The college guide to staying healthy during stressful (and fun) times

September 7, 2017

To the Freshman students, welcome, and to the returning students, welcome back to college life. Going through college you will have many stressful times, but just as many exciting times. When you are having both stressful and fun times, you will consider picking up some bad habits. In this article, I want to focus on three bad habits we are arguably most aware of as college students.

 

You may experience consecutive cramming sessions while preparing for finals, and late night breakfast at the café is not going to make those test scores any higher – it may help, but it won’t get the job done. Many college students turn to caffeine, specifically energy drinks and coffee, to help them stay up and study longer. Energy drinks can cause dangerous side effects if recklessly consumed. Coffee can also have some negative effects if excessively used. Caffeine is a stimulant, which means it raises levels of nervous activity within your body. Regular use of caffeine can cause some physical dependence, which means you may experience withdrawals if you attempt to breakup with that coffee cup, but coffee is not harmful to the body.

Using caffeine responsibly and knowing how it effects your body is the key to staying healthy during those cram sessions. Many people think drinking a cup of coffee will keep you up throughout the night, but that completely depends on your actions. After eight to 10 hours, 75% of coffee is out of your system and no longer influences your body. Drinking a cup of coffee right before bed may interrupt your sleep. Two important facts about coffee that the average college student should be aware of is (1) it does not cause dehydration, so all those student-athletes who love coffee, feel free to have that morning cup of Joe, and (2) caffeine does not help you “sober up,” so do not depend on coffee to get you ready for that big test after a night of partying. Coffee isn’t magic; it’s only caffeine.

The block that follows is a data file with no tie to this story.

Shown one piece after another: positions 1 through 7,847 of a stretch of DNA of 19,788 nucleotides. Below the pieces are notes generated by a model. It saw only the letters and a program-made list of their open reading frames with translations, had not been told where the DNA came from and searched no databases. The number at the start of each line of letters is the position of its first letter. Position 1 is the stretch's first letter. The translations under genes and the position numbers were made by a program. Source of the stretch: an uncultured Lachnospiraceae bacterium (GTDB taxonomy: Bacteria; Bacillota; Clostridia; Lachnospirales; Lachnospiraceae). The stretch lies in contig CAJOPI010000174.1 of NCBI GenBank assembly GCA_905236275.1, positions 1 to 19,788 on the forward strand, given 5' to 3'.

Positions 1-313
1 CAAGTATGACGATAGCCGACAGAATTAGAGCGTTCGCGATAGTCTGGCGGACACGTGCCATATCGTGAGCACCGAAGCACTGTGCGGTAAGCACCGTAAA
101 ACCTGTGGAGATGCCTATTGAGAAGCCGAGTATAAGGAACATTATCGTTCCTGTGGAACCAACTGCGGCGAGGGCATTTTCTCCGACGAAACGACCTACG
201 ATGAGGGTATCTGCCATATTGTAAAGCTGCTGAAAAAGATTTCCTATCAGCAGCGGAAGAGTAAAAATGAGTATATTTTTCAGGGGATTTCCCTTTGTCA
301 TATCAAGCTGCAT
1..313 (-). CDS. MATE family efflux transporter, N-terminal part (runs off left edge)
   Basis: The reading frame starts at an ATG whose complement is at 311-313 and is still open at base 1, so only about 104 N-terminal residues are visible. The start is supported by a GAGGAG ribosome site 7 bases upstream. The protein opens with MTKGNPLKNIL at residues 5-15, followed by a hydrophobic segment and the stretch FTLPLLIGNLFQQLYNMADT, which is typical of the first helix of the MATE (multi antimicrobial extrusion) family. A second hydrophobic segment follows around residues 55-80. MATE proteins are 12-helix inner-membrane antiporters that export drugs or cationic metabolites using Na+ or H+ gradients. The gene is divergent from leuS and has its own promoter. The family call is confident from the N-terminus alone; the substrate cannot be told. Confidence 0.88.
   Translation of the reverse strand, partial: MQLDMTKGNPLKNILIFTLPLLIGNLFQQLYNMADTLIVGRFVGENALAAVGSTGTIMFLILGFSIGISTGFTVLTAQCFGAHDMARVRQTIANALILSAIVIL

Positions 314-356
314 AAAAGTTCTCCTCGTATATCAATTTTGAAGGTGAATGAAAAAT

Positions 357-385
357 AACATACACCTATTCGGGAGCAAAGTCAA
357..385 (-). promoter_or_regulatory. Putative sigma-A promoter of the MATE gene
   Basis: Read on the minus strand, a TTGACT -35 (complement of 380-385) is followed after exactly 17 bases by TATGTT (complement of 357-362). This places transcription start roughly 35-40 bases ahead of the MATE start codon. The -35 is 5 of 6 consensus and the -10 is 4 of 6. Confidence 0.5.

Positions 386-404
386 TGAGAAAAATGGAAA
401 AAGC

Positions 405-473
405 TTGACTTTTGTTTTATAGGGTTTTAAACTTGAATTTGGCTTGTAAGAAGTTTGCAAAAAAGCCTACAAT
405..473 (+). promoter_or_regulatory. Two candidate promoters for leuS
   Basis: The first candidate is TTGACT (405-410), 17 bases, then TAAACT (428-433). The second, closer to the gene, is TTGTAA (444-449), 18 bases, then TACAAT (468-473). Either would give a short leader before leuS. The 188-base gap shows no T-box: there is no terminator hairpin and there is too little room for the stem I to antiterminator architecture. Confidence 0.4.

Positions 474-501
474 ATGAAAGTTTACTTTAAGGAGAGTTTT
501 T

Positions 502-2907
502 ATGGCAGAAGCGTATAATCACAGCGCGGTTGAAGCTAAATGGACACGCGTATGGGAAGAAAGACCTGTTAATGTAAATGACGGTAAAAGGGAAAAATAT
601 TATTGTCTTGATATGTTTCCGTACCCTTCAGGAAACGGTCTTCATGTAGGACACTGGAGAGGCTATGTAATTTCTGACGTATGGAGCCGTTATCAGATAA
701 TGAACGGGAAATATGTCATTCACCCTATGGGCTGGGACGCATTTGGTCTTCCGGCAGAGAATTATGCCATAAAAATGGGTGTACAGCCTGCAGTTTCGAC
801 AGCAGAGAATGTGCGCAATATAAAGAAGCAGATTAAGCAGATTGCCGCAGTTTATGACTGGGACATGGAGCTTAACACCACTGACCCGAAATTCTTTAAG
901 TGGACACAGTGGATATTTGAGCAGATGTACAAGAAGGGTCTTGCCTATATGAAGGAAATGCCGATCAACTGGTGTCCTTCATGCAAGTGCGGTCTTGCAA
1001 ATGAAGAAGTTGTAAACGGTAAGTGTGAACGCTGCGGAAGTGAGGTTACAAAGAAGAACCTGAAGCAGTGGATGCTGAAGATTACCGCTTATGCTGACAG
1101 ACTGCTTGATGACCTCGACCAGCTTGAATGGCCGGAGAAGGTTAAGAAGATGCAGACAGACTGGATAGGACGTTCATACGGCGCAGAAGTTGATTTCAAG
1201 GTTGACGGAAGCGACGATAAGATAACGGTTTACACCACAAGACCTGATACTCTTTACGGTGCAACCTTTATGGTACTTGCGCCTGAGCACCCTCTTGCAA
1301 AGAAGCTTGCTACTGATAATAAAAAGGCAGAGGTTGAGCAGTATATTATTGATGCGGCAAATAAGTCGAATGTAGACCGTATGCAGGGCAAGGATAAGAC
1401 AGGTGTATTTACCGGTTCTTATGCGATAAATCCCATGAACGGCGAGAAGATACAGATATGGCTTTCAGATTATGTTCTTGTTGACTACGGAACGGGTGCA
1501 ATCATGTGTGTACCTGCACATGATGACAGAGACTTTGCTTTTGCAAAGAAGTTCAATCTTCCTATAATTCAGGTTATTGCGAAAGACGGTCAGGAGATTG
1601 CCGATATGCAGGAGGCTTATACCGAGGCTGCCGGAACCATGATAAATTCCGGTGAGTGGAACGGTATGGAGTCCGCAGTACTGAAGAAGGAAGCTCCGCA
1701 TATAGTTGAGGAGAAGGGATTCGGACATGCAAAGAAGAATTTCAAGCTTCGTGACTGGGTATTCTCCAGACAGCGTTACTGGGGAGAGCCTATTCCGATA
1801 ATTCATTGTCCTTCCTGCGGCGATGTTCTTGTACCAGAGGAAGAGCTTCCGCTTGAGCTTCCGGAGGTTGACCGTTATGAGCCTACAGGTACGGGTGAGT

The third bad habit that some college students may be tempted to pick up is anabolic steroids. As a student-athlete here at USF, you are warned about anabolic steroids before your season even starts. It may be tempting to use these substances to increase performance at a collegiate level sport or to achieve your body goals, but there are some things you should know first. According to Ali Mohamadi, M.D. medical officer in the Food and Drug Administration’s Division of Metabolism and Endocrinology products, anabolic steroids are drugs that mimic the actions of male sex hormone testosterone and promotes growth of cells, especially muscles. It is estimated that 375,000 male high school students and 175,000 female high school students have used anabolic steroids at least once. Some of the side effects include:

  • Fertility problems

  • Impotence

  • High Blood Pressure

  • High Cholesterol

  • Heart and Liver Abnormalities

  • Acne

  • Balding

  • Mood swings, Depression, Aggressive behavior

Boys can experience shrinkage of testes and the development of breast tissue. Girls can experience menstrual irregularities and develop facial and body hair. Anabolic steroids allow you to cut corners with consequences. Instead of taking the “easy way out,” try committing to a regimen of exercise and dieting. Working hard, eating right and taking care of your body makes the difference in reaching your goals and it makes the reward even sweeter.

 

Lastly, I want to talk about alcohol. Many college students feel like it is a rite of passage to go out and drink with your friends, but you should consider some things first. College students drink because their friends drink, to make socializing easier, and to feel a sense of freedom after turning the legal drinking age. Alcohol is a depressive, which means in high doses it acts as a depressant to the central nervous system, and in low doses acts as a stimulant so you may experience feelings of euphoria and talkativeness. Some of the negative effects of alcohol include:

  •  Heightened emotional responses

  • Lack of coordination

  • Slurred speech/ dizziness

  • Disturbed sleep

  • Nausea and Vomiting

  • Memory loss

Alcohol can lead to dependence and withdrawal. College students of the legal drinking age should be cautious when drinking alcohol because habits are formed during the college years. If you are of legal drinking age and you are going to drink, keep these things in mind:

  • Never drink and drive or get into a car with someone who has been drinking

  • Hydrate and never drink on an empty stomach

  • Know your limits, sip slowly

  • Always have a designated driver

  • Take care of your friends

  • Never combine alcohol and drugs; it could be a deadly combination

  • Leave when it is time to

Your time here at the University of St Francis will encompass a lot of hard work and a lot of fun times, but always remember to be responsible and knowledgeable about the substances you put into your body.


How do you stay healthy during the school year when you're stressed OR having fun? Let us know in the comments below!

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